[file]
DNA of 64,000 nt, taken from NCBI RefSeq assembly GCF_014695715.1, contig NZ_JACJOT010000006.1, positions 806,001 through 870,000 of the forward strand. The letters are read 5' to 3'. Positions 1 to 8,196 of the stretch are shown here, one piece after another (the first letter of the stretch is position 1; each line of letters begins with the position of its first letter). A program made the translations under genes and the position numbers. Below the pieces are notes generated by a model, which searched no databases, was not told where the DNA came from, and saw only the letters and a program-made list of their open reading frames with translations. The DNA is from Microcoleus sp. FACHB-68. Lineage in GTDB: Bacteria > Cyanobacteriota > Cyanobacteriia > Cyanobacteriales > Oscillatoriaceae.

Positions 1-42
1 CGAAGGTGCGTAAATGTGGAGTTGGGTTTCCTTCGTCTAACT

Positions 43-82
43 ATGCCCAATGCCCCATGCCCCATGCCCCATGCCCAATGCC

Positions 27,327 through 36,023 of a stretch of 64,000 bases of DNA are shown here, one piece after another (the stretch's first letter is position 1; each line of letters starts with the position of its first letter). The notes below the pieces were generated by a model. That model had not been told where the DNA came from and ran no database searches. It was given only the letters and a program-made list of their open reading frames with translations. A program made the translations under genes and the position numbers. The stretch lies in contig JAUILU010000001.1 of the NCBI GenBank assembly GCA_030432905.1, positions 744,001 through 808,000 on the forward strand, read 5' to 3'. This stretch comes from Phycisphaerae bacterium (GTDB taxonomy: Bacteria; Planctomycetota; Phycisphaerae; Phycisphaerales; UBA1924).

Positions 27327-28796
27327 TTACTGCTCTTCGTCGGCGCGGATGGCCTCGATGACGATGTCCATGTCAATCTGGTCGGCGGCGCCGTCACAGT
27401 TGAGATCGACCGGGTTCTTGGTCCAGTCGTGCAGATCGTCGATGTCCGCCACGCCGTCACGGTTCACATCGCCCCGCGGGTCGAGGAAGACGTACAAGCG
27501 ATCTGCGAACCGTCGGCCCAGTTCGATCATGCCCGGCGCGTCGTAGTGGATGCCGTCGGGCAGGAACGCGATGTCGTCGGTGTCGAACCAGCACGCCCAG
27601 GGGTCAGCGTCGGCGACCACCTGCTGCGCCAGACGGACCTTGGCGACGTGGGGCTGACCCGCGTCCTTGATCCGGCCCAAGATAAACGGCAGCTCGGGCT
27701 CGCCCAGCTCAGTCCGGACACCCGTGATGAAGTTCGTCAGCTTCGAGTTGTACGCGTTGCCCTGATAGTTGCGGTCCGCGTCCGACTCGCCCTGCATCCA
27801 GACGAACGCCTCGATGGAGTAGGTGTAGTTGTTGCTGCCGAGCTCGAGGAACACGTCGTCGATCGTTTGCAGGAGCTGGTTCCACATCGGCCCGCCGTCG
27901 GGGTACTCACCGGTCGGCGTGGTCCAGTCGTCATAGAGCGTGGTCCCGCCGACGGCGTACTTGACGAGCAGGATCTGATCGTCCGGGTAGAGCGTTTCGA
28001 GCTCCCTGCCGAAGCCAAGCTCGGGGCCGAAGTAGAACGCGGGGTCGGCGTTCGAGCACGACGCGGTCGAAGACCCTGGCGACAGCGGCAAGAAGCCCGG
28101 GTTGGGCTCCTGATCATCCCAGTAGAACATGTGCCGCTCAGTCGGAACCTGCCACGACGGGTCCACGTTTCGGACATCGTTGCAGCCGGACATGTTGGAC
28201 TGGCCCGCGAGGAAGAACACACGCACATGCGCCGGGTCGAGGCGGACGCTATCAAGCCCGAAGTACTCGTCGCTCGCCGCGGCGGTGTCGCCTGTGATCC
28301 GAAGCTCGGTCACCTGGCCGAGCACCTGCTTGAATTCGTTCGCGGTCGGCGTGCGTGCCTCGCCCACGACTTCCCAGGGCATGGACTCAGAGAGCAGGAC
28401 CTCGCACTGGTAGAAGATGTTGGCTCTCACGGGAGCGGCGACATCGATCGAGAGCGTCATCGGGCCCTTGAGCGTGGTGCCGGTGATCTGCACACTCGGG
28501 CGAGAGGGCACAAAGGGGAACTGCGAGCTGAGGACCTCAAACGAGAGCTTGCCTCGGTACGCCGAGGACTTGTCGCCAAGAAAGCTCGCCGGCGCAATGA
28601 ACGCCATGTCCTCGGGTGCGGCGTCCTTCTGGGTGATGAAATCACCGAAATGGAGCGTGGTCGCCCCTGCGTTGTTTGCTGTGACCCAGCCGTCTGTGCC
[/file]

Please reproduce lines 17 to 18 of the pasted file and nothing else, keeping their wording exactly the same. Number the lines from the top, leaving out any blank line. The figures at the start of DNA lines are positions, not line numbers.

28201 TGGCCCGCGAGGAAGAACACACGCACATGCGCCGGGTCGAGGCGGACGCTATCAAGCCCGAAGTACTCGTCGCTCGCCGCGGCGGTGTCGCCTGTGATCC
28301 GAAGCTCGGTCACCTGGCCGAGCACCTGCTTGAATTCGTTCGCGGTCGGCGTGCGTGCCTCGCCCACGACTTCCCAGGGCATGGACTCAGAGAGCAGGAC